Honestly, there isn’t much I can say about this record. At a time when rap’s mainstream success was booming, Rawkus was keeping the True School alive with a rookie line-up that obliterates XXL’s list today. This week’s Re-Release is Common feat. Sadat X & Talib Kweli “1999“.
“Rawkus Records — the little hip-hop indie label that could — went through various major-label dealings over the years, eventually falling under the Geffen Records banner in 2005, in theory an unseemly partnership that did have one immediately positive outcome: a long-overdue best-of collection, Rawkus Records: Best of Decade I (1995-2005). If you’re relatively familiar with Rawkus, you might find the title curious — the “1995-2005″ part, that is — because for all means and purposes, the label became inactive once the ’90s came to a close. Without a doubt, the glory years of Rawkus were the late ’90s, back when the Soundbombing and Lyricist Lounge series were a cultural touchstone, back when Mos Def and Talib…” - Allmusic.com
There was a time when hip-hop had to make you dance. Chubb Rock always came with the perfect dance tracks. He was also respected lyrically. One of my favorite hip-hop records, this week’s Re-Release is Chubb Rock’s “Treat Em Right“.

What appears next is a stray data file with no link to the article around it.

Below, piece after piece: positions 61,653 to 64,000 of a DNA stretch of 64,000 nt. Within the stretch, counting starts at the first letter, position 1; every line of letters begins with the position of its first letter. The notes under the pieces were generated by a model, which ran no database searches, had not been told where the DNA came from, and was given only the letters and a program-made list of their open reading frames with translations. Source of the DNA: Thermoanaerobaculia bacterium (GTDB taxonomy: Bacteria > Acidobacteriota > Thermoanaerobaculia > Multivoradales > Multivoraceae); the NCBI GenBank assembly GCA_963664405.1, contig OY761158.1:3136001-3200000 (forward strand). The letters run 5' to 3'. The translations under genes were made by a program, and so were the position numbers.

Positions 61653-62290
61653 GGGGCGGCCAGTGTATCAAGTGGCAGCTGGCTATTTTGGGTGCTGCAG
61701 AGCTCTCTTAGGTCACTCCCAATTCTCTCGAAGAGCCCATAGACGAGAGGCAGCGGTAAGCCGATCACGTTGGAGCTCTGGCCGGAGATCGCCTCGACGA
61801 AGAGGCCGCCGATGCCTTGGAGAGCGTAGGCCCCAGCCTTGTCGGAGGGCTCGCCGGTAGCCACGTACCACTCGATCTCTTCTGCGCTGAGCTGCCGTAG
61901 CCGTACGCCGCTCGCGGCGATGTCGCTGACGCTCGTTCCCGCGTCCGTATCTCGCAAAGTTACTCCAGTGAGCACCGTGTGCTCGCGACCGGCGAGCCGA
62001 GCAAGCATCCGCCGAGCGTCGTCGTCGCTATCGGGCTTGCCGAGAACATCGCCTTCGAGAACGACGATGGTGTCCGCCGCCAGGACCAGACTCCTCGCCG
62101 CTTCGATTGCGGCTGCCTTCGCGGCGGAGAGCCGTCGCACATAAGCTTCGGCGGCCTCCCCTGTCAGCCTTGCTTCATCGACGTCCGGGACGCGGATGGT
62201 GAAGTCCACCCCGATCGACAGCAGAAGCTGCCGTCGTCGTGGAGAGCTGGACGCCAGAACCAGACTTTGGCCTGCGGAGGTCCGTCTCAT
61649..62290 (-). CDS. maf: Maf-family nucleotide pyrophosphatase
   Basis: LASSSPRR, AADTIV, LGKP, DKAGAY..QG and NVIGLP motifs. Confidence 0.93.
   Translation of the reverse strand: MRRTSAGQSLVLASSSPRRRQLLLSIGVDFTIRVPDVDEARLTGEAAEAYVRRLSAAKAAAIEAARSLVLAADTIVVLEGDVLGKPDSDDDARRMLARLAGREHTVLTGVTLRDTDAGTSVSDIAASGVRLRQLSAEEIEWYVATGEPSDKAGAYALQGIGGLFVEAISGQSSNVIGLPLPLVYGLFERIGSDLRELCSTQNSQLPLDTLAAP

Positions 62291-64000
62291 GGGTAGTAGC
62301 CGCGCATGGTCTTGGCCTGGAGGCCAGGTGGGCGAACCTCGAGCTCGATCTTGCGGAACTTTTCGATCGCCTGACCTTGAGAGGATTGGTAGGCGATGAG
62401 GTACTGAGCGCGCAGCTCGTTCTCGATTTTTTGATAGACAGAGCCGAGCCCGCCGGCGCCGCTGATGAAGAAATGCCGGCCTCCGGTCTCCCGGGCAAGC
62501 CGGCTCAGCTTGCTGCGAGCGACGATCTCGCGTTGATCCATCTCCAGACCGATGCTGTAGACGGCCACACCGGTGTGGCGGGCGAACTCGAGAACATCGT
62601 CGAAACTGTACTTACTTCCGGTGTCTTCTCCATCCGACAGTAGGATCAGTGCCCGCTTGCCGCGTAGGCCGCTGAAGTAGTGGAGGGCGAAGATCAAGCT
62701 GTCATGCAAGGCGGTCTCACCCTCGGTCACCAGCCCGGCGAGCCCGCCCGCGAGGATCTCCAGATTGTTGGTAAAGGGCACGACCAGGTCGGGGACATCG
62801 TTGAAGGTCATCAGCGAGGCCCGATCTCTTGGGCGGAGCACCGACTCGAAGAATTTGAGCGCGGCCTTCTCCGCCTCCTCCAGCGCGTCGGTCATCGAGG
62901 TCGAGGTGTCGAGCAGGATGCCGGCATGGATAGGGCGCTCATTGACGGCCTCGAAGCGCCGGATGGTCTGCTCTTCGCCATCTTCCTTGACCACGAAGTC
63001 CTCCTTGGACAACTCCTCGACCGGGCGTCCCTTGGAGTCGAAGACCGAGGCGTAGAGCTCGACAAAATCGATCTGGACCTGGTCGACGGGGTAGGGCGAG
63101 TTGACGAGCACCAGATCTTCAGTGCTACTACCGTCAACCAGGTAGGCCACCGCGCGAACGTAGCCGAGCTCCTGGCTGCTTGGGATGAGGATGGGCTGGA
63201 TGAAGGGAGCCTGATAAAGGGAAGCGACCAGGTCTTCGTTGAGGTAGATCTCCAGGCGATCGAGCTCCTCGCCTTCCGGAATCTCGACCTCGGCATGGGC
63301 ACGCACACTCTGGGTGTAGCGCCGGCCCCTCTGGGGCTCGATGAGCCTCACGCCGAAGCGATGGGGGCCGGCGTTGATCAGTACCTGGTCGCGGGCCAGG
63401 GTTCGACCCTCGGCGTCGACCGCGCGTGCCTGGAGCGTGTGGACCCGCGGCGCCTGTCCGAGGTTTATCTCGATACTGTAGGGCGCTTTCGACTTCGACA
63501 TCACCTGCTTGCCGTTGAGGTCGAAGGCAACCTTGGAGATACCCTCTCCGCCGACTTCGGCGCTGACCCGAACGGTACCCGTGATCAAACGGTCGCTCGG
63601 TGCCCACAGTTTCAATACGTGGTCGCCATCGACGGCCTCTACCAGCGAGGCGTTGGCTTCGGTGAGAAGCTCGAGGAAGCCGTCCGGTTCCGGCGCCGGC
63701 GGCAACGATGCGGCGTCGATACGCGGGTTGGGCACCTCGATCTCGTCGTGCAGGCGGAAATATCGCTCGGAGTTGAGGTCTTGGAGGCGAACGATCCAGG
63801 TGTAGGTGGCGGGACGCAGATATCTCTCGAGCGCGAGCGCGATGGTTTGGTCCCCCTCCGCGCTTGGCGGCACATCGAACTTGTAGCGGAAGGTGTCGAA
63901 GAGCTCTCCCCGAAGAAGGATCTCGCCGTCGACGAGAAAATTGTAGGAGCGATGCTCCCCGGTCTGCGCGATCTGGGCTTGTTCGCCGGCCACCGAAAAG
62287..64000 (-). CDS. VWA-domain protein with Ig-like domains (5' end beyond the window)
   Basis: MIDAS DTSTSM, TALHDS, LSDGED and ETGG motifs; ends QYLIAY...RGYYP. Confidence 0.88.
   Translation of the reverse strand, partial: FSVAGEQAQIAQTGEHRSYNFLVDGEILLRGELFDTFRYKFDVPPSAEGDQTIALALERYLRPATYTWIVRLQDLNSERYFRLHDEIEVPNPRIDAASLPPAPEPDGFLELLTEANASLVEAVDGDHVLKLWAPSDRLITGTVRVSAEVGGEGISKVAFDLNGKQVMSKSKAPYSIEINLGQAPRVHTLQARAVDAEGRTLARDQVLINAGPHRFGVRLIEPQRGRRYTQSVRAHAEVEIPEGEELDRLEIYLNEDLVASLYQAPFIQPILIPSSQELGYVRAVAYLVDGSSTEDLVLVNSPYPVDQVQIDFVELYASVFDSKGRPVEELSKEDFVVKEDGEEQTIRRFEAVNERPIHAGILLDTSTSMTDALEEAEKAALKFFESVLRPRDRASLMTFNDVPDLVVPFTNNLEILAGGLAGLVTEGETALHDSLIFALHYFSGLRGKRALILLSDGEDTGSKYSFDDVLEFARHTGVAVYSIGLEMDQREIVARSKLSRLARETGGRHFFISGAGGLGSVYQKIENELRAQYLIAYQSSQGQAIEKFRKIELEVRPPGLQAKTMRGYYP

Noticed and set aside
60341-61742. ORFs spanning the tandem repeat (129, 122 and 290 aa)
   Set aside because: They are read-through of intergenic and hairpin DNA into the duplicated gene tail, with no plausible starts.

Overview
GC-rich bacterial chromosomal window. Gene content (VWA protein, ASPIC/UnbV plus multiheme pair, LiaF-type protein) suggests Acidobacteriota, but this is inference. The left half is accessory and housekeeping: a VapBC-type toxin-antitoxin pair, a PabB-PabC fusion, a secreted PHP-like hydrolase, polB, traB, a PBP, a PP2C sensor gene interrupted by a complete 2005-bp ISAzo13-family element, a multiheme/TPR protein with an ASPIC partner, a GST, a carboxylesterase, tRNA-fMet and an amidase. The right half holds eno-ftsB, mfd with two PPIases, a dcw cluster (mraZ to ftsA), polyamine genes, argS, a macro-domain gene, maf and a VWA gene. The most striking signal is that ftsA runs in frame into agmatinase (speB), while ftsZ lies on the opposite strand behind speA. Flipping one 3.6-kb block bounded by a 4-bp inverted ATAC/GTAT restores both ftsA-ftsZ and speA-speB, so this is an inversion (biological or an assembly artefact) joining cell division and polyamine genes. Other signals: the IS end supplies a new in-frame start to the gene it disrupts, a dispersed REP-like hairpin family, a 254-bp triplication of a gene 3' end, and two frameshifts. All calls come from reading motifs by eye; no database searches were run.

“If you’d asked a hypothetical leading hip-hop expert what the main difference between East Coast and West Coast rappers was in the early ’90s, he might have explained that the West was more interested in beats and grooves, while the Northeast was concerned with rapping technique. Well respected in New York rap circles, Chubb Rock had plenty of technique — something there’s no shortage of on The One. The album leaves no doubt that his rapping skills are first-rate, but technique only carries Rock so far. Although decent and at times exhilarating, The One isn’t a great album. Rock (who often incorporates dancehall reggae) is at his best on excellent message songs like “What’s the Word” and “The Night Scene,” an arresting description of the horrors that surround drugs. But his boasting raps wear thin after a while. Rock has the chops; it’s his lyrics that aren’t always memorable.” - Allmusic.com